If convention and familiarity have been tossed aside and you can’t easily understand the navigation, the brain must turn to unraveling the mystery of the interface itself. You came to the site for a reason, but now you’re thrown off task because you first have to figure out how to proceed.

Intrinsic complexity

Just as difficulty can be desirable when it aids learning, complexity can be essential. Remember that avoiding interface complexity is about reducing extraneous cognitive load. In the same way, it’s important to separate the notion of extraneous complexity, the “bad” (avoidable) complexity associated with the interface or instructional methods, from intrinsic complexity, the complexity that’s part of what is being learned.

Some learning interfaces will be necessarily complex because, for example, they involve high-fidelity simulation, like aircraft simulators, or because a large number of features and functions must be made available for authentic practice. In both cases, the interface complexity is essential to the learning experience. We’ll look at strategies for managing intrinsic complexity in Chapter 8, “Multimedia and Games.”

Learnability

We can’t talk about learning and software without a mention of learnability. For one thing, it’s important to clarify the difference between learnability and learning interface design, lest they become confused. According to the Standard Glossary of Terms Used in Software Testing, learnability is “the capability of a software product to enable the user to learn its application.” In other words, learnability is strictly about easily mastering the software without instruction, not about learning the content presented.

Learnability shares much territory with usability, in that it also benefits from familiar conventions, consistency, intuitive design, and usability heuristics. Learnability is especially important for software and systems in which the user must overcome a learning curve before she can make full use of them.

In contrast, interface design for learning looks at how interfaces can support learning in general, whether it’s learning how to use software, how climate change affects the earth, or how babies are made. It’s about designing interfaces for digital learning that support the cognitive and affective (emotional) aspects of learning.

Mental models

There are various contradictory ways of defining mental model, so I’ll honor Occam’s razor and go with the simplest, from usability pioneer Jakob Nielsen at Alertbox: “A mental model is what the user believes about the system at hand.” It’s the complex abstraction of the user’s understanding about how a digital environment is shaped, how it works, what it will do, and what you can do with it.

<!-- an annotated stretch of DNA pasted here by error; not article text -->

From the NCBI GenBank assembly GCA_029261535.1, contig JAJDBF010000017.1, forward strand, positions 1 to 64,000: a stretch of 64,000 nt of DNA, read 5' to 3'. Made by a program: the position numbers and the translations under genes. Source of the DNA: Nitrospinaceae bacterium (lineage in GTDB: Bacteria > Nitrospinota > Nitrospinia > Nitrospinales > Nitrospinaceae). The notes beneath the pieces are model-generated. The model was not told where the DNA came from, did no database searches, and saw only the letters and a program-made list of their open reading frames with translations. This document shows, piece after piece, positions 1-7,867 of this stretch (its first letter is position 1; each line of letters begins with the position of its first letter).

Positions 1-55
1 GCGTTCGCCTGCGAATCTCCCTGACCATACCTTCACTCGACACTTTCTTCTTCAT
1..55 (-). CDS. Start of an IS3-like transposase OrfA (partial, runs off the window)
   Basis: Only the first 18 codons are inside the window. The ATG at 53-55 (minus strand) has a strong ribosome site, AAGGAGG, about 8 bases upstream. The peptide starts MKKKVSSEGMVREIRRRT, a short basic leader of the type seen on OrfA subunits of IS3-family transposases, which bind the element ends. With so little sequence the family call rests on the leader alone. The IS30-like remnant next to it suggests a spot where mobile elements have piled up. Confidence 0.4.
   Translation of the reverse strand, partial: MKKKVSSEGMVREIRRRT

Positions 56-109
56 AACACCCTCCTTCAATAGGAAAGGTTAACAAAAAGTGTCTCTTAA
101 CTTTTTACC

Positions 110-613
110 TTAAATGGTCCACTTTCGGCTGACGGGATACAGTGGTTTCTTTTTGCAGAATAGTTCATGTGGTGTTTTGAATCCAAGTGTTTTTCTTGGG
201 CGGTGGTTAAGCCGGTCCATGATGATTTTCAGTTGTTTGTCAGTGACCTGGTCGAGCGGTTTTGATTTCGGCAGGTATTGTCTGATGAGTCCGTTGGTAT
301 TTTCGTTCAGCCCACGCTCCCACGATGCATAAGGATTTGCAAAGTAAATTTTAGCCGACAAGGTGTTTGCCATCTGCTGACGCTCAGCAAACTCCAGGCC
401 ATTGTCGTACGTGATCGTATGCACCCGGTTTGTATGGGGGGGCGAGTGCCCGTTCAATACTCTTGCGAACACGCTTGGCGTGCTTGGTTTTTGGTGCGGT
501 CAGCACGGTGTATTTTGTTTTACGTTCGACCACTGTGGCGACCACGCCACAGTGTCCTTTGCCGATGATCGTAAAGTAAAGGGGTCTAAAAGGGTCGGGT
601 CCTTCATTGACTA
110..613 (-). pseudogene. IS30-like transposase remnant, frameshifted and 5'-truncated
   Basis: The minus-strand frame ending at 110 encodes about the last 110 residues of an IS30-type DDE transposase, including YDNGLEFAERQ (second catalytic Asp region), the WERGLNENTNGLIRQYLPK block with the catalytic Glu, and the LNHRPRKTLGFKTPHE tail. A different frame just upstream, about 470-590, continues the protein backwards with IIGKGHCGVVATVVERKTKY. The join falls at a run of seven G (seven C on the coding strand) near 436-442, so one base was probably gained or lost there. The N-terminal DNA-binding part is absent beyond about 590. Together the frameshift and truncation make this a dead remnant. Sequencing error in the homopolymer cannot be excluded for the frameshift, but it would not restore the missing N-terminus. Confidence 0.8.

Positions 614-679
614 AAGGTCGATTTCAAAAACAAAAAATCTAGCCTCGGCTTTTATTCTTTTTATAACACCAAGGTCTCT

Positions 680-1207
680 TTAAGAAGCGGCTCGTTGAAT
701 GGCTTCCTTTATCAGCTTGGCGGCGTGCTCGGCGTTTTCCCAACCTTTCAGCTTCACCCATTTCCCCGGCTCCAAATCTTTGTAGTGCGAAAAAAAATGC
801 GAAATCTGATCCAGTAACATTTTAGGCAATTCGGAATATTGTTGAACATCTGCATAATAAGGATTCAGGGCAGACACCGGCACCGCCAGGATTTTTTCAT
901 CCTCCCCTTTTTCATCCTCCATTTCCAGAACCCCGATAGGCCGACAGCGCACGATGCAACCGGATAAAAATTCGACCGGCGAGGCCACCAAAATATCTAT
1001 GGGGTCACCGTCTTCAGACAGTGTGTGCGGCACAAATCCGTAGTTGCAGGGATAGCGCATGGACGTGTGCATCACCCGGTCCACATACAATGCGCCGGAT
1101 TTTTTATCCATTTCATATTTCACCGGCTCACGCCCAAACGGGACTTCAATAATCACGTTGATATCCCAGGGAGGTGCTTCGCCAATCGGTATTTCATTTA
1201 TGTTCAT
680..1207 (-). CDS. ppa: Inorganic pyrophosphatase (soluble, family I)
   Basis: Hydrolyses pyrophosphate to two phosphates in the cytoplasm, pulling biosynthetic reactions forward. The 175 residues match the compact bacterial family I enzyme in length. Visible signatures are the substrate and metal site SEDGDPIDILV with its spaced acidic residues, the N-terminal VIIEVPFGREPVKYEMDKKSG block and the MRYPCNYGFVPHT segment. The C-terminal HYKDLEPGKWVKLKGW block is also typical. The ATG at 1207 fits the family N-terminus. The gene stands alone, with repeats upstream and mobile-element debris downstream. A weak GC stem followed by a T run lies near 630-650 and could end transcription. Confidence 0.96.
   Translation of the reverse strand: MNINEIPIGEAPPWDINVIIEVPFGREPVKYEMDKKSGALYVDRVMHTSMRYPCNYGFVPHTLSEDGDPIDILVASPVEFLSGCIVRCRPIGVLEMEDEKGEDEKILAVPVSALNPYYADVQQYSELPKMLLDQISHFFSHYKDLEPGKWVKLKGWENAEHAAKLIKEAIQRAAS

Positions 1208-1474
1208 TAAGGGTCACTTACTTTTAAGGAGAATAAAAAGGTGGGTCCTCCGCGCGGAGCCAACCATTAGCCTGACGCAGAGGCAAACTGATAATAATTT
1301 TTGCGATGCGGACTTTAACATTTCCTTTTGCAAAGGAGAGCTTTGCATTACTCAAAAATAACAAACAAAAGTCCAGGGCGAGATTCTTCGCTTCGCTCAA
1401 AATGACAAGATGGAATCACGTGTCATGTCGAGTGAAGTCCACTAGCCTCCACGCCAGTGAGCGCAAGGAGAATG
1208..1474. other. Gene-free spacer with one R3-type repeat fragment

Mental models don’t necessarily have anything to do with reality, and that’s what can cause so much user strife. Why isn’t this working? Why won’t it let me do this? Why isn’t this information here? All of these are examples of user frustrations that result from an inaccurate mental model. The user believes that the system should work in such a way, should allow her to take a certain action, or that information should appear in this location. But it doesn’t.

When there’s a mismatch between what a user thinks the system should do (mental model) and the system reality, you have a few options:

  1. Redesign the system to conform to the user’s understanding.
  2. Redesign the interface to better communicate the nature of the system in order to correct the user’s mental model.
  3. When all else fails, as with a very innovative interface (see Prezi sidebar), educate users.

For an example of mental model mismatches, read the Nielsen Norman Group article at www.nngroup.com/articles/mental-models.

Paradox of choice

Choice and control are funny things. As human beings we’re easily sold on the idea that more choice is better than less choice. In his book Living with Complexity, Don Norman talks about our penchant for feature-rich appliances and our inclination to spend more for functions that never get used. Pointing to washing machines, he notes that technology is advanced enough to build a one-button washing machine that would do everything automatically, but that no one would buy it. Instead, we pay more for the one that requires us to select from water temperatures, levels, spin cycles, timers, and specialty options, and then we just use the default settings.

But surely it’s common sense that the more options we have, the more freedom we have, and therefore, the happier we’ll be? How little we know ourselves. In The Paradox of Choice, Barry Schwartz explains that eliminating consumer choices can greatly reduce anxiety for shoppers and reveals a global disconnect between happiness and freedom. The reality is that, despite our taste for selection, there are limits on what our brains can handle. We’re generally in a hurry and easily put off by too many choices, especially where the difference is minimal and the choices are of little importance.